Boiling can be breezed over easily with a few rudimentary diagrams and a couple equations, but I seek a deeper explanation.
The definition of boiling is that the vapor pressure in the liquid is equal to the vapor pressure of the air. This seems reasonable in open containers because when pressure exceeds 1 atm, then bubbles can form. However, consider a closed container at lets say 40 degrees celsius. This is too cold for boiling, but the vapor pressure of the liquid must be equal to the pressure exerted by the vapor (system will move until this equilibrium is reached). Why doesn't this water boil? The pressures are the same so bubbles can form and boiling can occur.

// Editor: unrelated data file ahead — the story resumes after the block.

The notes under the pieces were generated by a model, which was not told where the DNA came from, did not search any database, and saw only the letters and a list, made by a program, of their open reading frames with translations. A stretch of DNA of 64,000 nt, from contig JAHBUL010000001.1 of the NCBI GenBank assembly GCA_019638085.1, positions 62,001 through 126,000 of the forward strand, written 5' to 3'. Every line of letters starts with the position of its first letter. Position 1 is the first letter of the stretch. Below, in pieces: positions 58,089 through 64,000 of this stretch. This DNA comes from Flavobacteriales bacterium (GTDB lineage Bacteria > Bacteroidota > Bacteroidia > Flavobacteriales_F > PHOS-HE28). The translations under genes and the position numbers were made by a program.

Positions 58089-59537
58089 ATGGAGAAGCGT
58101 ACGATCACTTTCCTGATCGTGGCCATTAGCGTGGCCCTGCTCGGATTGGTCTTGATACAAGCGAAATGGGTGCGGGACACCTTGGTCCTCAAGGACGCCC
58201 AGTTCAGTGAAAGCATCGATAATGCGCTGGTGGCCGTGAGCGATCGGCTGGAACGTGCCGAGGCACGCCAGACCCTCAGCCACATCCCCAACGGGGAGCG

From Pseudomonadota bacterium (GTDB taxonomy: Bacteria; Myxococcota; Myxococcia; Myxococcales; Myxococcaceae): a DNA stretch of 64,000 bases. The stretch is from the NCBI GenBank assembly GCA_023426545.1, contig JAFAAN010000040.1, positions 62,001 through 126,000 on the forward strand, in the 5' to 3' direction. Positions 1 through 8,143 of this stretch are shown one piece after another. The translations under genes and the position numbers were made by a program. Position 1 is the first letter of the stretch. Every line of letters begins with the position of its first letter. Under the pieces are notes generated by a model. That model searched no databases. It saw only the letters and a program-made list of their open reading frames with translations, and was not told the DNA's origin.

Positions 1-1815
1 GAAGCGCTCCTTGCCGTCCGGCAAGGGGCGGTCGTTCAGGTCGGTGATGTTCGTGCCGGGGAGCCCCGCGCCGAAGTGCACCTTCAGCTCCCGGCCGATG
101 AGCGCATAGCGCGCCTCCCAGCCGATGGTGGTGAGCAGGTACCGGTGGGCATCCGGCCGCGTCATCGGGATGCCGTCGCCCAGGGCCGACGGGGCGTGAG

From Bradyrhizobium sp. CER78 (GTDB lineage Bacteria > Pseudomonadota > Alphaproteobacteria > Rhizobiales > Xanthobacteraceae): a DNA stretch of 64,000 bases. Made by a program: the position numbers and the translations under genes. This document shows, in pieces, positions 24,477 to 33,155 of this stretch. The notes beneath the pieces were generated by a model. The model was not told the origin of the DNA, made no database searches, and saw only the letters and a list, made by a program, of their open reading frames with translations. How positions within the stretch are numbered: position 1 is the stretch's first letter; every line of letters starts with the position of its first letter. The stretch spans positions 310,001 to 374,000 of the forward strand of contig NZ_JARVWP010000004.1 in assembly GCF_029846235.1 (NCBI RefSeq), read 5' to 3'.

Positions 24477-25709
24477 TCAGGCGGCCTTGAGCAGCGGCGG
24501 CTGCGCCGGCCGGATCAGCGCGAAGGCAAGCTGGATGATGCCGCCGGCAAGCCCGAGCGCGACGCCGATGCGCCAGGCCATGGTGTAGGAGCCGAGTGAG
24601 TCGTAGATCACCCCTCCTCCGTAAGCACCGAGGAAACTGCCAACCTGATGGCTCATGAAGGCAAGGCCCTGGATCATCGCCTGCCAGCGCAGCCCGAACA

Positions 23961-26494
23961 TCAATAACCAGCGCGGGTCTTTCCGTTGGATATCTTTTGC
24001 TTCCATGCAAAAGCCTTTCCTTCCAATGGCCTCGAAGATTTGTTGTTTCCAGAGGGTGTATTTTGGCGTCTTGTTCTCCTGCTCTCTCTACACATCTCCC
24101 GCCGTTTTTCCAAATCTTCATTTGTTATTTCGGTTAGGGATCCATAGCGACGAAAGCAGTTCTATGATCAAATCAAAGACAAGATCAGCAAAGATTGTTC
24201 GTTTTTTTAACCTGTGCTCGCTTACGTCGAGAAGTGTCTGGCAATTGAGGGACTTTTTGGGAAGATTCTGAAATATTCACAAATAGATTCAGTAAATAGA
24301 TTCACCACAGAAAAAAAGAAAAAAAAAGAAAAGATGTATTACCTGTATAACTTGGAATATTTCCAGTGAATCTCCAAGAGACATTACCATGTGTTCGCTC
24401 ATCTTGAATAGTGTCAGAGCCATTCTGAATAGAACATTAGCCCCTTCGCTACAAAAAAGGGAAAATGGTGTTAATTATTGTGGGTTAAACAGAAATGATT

My fundamental misunderstanding of boiling at the molecular level leads to more related questions:
When heat is added, why does the temperature rise until boiling point and then all the energy goes towards breaking bonds? In melting water, the vapor pressure of the water and solid are equal so they can both coexist. If this is the case, isn't this technically the triple point? because water, solid, and vapor are present? (This can't be of course because melting point is not equal to triple point).